Who bears the risks when e-mail notices are sent by a visa officer but are not received by the applicant’s agent?
Much of Canada’s immigration system is based on Human Resources and Skills Development Canada (“Service Canada’s“) National Occupational Classification (“NOC“) system. Economic class applicants generally need to understand the NOC system because the success of their applications will depend on them demonstrating that they have qualifying experience or pre-arranged employment in certain NOCs. Employers submitting Labour … Read More
The following is a summary of the International Region Integrated Management Plan of the immigration functions at the Canadian Embassy in Port of Spain (the “Environmental Overview”). The Environmental Overview was prepared as part of the Citizenship and Immigration Canada 2014-2015 planning exercise, and is current as of January 2013. Environment The Canadian visa office in … Read More
The Federal Court of Appeal in Canada (Citizenship and Immigration) v. Mudalige Don has answered the following certified question: Does the Minister’s issuance of an exclusion order pursuant to subparagraph 228(1)(c)(v) of the [Regulations] before the member of a crew subject to the exclusion order has any contact with the immigration authorities constitute a breach of … Read More
The following is an e-mail exchange between an immigration representative and Citizenship and Immigration Canada regarding expungements. The Federal Skilled Worker Program allows certain individuals employed in Canada without a Labour Market Opinion to qualify for Arranged Employment. As with any program, questions emerged regarding specific requirements, including whether intra-company transferees qualify for Arranged Employment … Read More
There is a myth amongst potential Federal Skilled Worker Program applicants that their application is guaranteed if they can get 67 points. This is not true for several reasons, including the possible use of substituted evaluations.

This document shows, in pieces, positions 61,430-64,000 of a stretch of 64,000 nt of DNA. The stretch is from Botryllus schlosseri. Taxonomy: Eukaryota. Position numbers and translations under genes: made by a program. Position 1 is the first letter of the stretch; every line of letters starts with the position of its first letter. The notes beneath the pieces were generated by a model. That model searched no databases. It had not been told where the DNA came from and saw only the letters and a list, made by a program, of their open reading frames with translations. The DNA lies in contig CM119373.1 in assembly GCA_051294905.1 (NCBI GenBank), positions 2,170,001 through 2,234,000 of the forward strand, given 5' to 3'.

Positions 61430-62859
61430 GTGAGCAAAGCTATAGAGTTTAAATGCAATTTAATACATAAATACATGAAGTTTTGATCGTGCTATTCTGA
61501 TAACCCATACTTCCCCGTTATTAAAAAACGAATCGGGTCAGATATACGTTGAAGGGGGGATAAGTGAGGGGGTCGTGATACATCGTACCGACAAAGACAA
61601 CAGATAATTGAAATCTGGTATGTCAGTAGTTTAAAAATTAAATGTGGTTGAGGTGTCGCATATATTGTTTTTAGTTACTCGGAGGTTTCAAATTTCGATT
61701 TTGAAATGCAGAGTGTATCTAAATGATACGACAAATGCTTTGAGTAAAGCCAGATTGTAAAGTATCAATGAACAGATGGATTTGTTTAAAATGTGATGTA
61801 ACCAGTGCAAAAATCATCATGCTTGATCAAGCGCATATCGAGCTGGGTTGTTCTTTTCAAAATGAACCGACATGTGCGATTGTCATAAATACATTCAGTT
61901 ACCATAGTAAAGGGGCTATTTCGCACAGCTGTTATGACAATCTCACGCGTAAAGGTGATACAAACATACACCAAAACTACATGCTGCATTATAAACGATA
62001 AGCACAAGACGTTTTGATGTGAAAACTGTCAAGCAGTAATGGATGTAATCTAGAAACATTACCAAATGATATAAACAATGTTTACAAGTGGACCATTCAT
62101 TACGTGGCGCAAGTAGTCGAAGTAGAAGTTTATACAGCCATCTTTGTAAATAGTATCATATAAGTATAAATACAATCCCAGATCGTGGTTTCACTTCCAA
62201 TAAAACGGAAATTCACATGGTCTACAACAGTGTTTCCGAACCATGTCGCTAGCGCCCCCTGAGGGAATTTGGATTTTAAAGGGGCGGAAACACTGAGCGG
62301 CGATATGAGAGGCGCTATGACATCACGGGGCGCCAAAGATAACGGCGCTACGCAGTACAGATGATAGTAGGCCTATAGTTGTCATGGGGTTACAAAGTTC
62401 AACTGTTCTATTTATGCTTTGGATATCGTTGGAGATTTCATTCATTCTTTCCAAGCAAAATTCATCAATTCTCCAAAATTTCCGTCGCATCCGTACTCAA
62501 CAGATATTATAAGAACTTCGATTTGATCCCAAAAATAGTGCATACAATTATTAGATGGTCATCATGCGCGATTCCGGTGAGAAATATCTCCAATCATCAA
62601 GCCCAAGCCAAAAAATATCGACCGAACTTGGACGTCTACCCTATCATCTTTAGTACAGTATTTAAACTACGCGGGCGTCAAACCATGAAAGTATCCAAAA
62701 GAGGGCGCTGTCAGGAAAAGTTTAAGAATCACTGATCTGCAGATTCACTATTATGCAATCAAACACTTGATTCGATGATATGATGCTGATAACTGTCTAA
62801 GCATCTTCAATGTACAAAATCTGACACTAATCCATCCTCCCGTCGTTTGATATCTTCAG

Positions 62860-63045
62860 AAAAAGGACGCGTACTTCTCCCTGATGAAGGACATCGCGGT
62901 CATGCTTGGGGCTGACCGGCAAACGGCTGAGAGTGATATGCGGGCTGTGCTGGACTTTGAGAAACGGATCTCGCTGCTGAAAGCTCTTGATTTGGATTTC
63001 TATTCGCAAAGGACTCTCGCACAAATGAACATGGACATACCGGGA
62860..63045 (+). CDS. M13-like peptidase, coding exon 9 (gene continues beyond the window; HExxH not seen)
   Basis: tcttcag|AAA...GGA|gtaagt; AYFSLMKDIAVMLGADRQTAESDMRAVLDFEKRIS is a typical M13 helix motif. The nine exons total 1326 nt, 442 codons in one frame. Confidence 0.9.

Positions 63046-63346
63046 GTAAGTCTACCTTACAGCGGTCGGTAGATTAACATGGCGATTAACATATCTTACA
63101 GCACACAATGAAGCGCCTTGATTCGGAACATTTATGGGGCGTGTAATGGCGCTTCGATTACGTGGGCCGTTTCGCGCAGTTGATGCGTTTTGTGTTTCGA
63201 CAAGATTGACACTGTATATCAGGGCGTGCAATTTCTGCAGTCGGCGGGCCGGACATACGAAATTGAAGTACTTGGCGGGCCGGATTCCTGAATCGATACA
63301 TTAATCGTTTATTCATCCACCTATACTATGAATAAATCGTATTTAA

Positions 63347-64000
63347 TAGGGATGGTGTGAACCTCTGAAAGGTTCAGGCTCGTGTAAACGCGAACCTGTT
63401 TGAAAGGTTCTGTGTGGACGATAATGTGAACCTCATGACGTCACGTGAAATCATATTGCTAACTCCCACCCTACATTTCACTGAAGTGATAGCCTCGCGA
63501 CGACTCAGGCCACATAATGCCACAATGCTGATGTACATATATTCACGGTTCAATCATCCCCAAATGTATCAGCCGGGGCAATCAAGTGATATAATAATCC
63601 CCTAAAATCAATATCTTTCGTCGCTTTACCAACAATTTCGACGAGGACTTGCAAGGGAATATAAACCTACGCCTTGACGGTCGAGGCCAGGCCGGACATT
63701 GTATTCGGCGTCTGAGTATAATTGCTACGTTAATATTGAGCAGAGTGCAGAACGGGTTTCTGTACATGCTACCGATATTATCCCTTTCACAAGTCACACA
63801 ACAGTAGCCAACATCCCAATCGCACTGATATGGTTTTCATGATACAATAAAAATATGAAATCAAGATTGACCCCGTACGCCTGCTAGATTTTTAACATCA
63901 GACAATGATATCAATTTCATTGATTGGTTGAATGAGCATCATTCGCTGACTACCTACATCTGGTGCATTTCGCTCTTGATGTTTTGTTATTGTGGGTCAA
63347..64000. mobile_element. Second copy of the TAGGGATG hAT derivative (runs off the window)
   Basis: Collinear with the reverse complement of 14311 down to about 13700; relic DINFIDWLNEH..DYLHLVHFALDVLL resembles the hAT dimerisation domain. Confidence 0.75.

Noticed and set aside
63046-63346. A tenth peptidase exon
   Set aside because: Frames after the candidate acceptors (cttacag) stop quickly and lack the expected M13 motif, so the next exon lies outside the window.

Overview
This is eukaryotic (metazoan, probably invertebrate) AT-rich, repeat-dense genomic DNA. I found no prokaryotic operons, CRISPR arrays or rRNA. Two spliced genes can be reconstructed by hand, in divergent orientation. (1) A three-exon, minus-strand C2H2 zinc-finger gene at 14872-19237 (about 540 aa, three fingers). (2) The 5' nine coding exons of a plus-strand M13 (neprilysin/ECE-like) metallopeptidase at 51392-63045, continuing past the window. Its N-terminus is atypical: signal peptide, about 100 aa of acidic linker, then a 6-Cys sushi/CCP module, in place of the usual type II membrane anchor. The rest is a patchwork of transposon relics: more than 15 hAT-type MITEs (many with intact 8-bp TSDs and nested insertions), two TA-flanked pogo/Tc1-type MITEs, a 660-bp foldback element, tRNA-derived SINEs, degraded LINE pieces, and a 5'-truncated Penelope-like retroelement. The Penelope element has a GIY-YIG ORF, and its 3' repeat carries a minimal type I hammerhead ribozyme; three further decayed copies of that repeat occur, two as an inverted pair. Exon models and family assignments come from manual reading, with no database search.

On December 15, 2011 the Supreme Court of Canada (“Supreme Court“) issues its decision in Newfoundland and Labrador Nurses’ Union v. Newfoundland and Labrador (Treasury Board), 2011 SCC 62,  3 SCR 708 (“Newfounland Nurses“). In Newfoundland Nurses, the Supreme Court essentially abolished “adequacy of reasons” as a stand-alone ground for judicial review. Rather, the Supreme Court stated that an officer’s reasons must … Read More
The Canadian Bill of Rights, S.C. 1960, c. 44 (the “Bill of Rights“) is a Canadian federal statute that was enacted in August 1960. It is quasi-constitutional in nature. As it is an Act of Parliament it applies only to federal law. It also predates the Charter of Rights and Freedoms, which has largely superseded the Bill of Rights in … Read More
On December 1, 2016, the Government of Canada lifted the requirement that Mexican nationals obtain a temporary resident visa (a “TRV”) prior to travelling to Canada. As with all TRV exempt travellers, excluding Americans, Mexican nationals are still required to obtain an Electronic Travel Authorisation (an “ETA”) prior to boarding aircraft to travel to Canada. … Read More
In a recent Borderlines episode, Garth Barriere, Eric Purtzki, Peter Edelmann and I discussed the constitutionality of laws that are retroactive or retrospective. This episode can be found here: A link to this episode’s synopsis can be found here. The following post provides a more detailed written summary of retroactive and retrospective legislation in the immigration context.